While no one likes having difficult conversations, when we avoid them, we trade short term discomfort for long term dysfunction.

In this episode, I share why it’s critical to have hard conversations, a framework for guiding these discussions, and three tips that will ensure you’re successful in having them.

As a reminder, The Not Your Parents’ Workplace Show is now available as a podcast. Please consider subscribing and leaving a review on Apple.

Don’t Follow Your Passion! Do This Instead. (Episode 7)

The most popular career advice out there is that you should follow your passion.

“Do what you’re most passionate about!”

“Find a job you love and you’ll never work a day in your life!

You hear it all the time. While well-intended, I’ve found this to be the worst career advice that’s out there. In this week’s episode, I’ll explore why you shouldn’t obsess over finding your passion, and discuss three practical things to do instead.

As a reminder, the Not Your Parents’ Workplace Show is now available as a podcast:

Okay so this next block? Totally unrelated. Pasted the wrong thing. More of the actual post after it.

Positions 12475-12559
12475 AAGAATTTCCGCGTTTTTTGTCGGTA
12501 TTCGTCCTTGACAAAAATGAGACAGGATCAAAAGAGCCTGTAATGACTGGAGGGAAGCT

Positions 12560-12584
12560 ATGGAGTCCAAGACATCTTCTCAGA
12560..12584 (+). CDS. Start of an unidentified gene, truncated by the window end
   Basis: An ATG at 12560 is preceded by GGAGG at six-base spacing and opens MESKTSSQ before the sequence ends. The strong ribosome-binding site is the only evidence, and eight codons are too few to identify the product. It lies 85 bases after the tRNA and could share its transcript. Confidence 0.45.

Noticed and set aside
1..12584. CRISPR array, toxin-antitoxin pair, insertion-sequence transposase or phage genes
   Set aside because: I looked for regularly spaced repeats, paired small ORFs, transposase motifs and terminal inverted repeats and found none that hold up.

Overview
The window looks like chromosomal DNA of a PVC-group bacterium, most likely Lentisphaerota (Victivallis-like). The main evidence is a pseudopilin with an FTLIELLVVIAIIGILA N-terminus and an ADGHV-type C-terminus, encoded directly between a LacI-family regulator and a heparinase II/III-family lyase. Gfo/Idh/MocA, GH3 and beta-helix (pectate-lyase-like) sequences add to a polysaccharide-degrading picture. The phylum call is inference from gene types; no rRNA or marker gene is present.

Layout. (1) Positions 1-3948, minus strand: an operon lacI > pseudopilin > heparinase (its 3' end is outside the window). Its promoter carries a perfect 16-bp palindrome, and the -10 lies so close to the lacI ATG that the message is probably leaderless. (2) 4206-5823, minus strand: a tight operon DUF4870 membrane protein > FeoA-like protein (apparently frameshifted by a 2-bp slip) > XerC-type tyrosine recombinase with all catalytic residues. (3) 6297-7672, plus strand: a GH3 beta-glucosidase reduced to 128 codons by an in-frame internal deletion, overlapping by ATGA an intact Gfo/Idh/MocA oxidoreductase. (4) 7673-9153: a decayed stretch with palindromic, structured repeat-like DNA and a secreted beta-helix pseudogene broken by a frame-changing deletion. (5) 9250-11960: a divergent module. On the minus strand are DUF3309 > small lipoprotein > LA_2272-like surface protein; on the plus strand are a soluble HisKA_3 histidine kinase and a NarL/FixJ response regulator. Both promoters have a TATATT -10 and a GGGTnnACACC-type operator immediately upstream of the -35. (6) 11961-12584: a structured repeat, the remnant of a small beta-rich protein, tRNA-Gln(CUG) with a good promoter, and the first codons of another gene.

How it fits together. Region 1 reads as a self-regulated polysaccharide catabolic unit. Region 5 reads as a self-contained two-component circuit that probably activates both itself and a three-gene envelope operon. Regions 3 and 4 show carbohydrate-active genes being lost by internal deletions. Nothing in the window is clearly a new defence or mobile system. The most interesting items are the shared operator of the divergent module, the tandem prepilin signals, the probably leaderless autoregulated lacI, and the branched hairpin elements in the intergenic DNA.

– Apple: https://apple.co/2T8URbu
– Spotify: https://spoti.fi/3dPs2so
– Google: https://bit.ly/3bECFwu

3 Daily Practices to Thrive During COVID-19 (Episode 5)

I don’t know about you, but for much of this COVID period, I’ve been in survival mode, learning on the fly how to cope with this new reality. But recently, I was challenged to look at things from a different perspective.

Rather than merely survive during this period, what if it were possible to truly thrive? What if it were possible in one year to look back and say that we experienced more personal growth and were more productive during this time than any other?

Over the past few weeks, I’ve come to believe that, while difficult, holding a new perspective is possible. In this video, I share 3 daily practices for thriving during COVID-19 and any other challenging period.